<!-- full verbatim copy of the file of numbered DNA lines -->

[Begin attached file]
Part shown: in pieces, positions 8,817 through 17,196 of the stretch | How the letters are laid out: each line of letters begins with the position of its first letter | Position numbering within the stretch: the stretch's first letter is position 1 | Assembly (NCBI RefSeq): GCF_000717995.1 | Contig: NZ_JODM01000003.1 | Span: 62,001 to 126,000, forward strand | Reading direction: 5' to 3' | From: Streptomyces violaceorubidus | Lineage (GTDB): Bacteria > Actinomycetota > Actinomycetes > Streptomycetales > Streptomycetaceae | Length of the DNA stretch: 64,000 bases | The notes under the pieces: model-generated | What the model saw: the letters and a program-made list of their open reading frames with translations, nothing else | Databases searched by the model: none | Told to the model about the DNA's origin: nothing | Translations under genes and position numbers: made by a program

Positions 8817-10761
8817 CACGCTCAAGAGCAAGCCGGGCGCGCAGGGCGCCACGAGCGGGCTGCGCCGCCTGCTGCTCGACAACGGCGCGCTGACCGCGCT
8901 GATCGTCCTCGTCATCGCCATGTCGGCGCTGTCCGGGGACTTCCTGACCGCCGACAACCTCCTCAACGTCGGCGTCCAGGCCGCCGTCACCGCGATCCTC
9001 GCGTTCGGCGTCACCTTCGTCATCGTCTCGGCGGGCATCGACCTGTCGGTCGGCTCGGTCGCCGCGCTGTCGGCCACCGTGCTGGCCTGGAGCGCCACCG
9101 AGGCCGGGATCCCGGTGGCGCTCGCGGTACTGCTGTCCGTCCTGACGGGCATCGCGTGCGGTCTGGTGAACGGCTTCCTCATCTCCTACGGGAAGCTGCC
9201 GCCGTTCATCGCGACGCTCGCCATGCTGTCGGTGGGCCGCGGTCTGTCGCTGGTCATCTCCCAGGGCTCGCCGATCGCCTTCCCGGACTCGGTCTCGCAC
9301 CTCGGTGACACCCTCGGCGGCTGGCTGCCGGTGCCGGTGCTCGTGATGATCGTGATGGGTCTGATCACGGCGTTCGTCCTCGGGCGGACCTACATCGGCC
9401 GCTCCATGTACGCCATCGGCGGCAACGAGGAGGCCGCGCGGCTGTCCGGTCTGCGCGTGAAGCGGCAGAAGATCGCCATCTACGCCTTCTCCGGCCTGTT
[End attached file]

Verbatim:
Part shown: in pieces, positions 8,817 through 17,196 of the stretch | How the letters are laid out: each line of letters begins with the position of its first letter | Position numbering within the stretch: the stretch's first letter is position 1 | Assembly (NCBI RefSeq): GCF_000717995.1 | Contig: NZ_JODM01000003.1 | Span: 62,001 to 126,000, forward strand | Reading direction: 5' to 3' | From: Streptomyces violaceorubidus | Lineage (GTDB): Bacteria > Actinomycetota > Actinomycetes > Streptomycetales > Streptomycetaceae | Length of the DNA stretch: 64,000 bases | The notes under the pieces: model-generated | What the model saw: the letters and a program-made list of their open reading frames with translations, nothing else | Databases searched by the model: none | Told to the model about the DNA's origin: nothing | Translations under genes and position numbers: made by a program

Positions 8817-10761
8817 CACGCTCAAGAGCAAGCCGGGCGCGCAGGGCGCCACGAGCGGGCTGCGCCGCCTGCTGCTCGACAACGGCGCGCTGACCGCGCT
8901 GATCGTCCTCGTCATCGCCATGTCGGCGCTGTCCGGGGACTTCCTGACCGCCGACAACCTCCTCAACGTCGGCGTCCAGGCCGCCGTCACCGCGATCCTC
9001 GCGTTCGGCGTCACCTTCGTCATCGTCTCGGCGGGCATCGACCTGTCGGTCGGCTCGGTCGCCGCGCTGTCGGCCACCGTGCTGGCCTGGAGCGCCACCG
9101 AGGCCGGGATCCCGGTGGCGCTCGCGGTACTGCTGTCCGTCCTGACGGGCATCGCGTGCGGTCTGGTGAACGGCTTCCTCATCTCCTACGGGAAGCTGCC
9201 GCCGTTCATCGCGACGCTCGCCATGCTGTCGGTGGGCCGCGGTCTGTCGCTGGTCATCTCCCAGGGCTCGCCGATCGCCTTCCCGGACTCGGTCTCGCAC
9301 CTCGGTGACACCCTCGGCGGCTGGCTGCCGGTGCCGGTGCTCGTGATGATCGTGATGGGTCTGATCACGGCGTTCGTCCTCGGGCGGACCTACATCGGCC
9401 GCTCCATGTACGCCATCGGCGGCAACGAGGAGGCCGCGCGGCTGTCCGGTCTGCGCGTGAAGCGGCAGAAGATCGCCATCTACGCCTTCTCCGGCCTGTT